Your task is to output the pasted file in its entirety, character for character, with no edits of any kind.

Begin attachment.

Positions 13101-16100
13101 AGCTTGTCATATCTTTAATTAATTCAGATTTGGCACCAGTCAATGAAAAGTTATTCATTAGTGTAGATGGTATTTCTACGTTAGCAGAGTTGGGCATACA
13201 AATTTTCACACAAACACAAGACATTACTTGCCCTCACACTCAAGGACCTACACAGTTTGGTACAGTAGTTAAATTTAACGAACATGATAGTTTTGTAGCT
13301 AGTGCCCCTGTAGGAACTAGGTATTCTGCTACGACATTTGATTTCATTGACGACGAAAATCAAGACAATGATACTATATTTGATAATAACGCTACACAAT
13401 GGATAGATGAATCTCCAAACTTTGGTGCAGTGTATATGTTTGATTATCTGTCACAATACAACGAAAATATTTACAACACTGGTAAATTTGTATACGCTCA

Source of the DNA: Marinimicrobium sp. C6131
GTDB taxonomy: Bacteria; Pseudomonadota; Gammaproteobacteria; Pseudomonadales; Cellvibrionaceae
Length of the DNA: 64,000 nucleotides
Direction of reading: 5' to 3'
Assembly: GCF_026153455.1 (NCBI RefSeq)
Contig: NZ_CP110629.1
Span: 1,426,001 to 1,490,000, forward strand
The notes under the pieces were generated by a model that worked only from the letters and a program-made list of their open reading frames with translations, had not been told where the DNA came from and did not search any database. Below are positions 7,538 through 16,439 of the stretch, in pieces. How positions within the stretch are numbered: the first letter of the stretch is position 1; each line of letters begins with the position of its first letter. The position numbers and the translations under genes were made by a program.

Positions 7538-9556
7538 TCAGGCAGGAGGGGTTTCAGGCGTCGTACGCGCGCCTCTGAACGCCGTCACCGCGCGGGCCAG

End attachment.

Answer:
Positions 13101-16100
13101 AGCTTGTCATATCTTTAATTAATTCAGATTTGGCACCAGTCAATGAAAAGTTATTCATTAGTGTAGATGGTATTTCTACGTTAGCAGAGTTGGGCATACA
13201 AATTTTCACACAAACACAAGACATTACTTGCCCTCACACTCAAGGACCTACACAGTTTGGTACAGTAGTTAAATTTAACGAACATGATAGTTTTGTAGCT
13301 AGTGCCCCTGTAGGAACTAGGTATTCTGCTACGACATTTGATTTCATTGACGACGAAAATCAAGACAATGATACTATATTTGATAATAACGCTACACAAT
13401 GGATAGATGAATCTCCAAACTTTGGTGCAGTGTATATGTTTGATTATCTGTCACAATACAACGAAAATATTTACAACACTGGTAAATTTGTATACGCTCA

Source of the DNA: Marinimicrobium sp. C6131
GTDB taxonomy: Bacteria; Pseudomonadota; Gammaproteobacteria; Pseudomonadales; Cellvibrionaceae
Length of the DNA: 64,000 nucleotides
Direction of reading: 5' to 3'
Assembly: GCF_026153455.1 (NCBI RefSeq)
Contig: NZ_CP110629.1
Span: 1,426,001 to 1,490,000, forward strand
The notes under the pieces were generated by a model that worked only from the letters and a program-made list of their open reading frames with translations, had not been told where the DNA came from and did not search any database. Below are positions 7,538 through 16,439 of the stretch, in pieces. How positions within the stretch are numbered: the first letter of the stretch is position 1; each line of letters begins with the position of its first letter. The position numbers and the translations under genes were made by a program.

Positions 7538-9556
7538 TCAGGCAGGAGGGGTTTCAGGCGTCGTACGCGCGCCTCTGAACGCCGTCACCGCGCGGGCCAG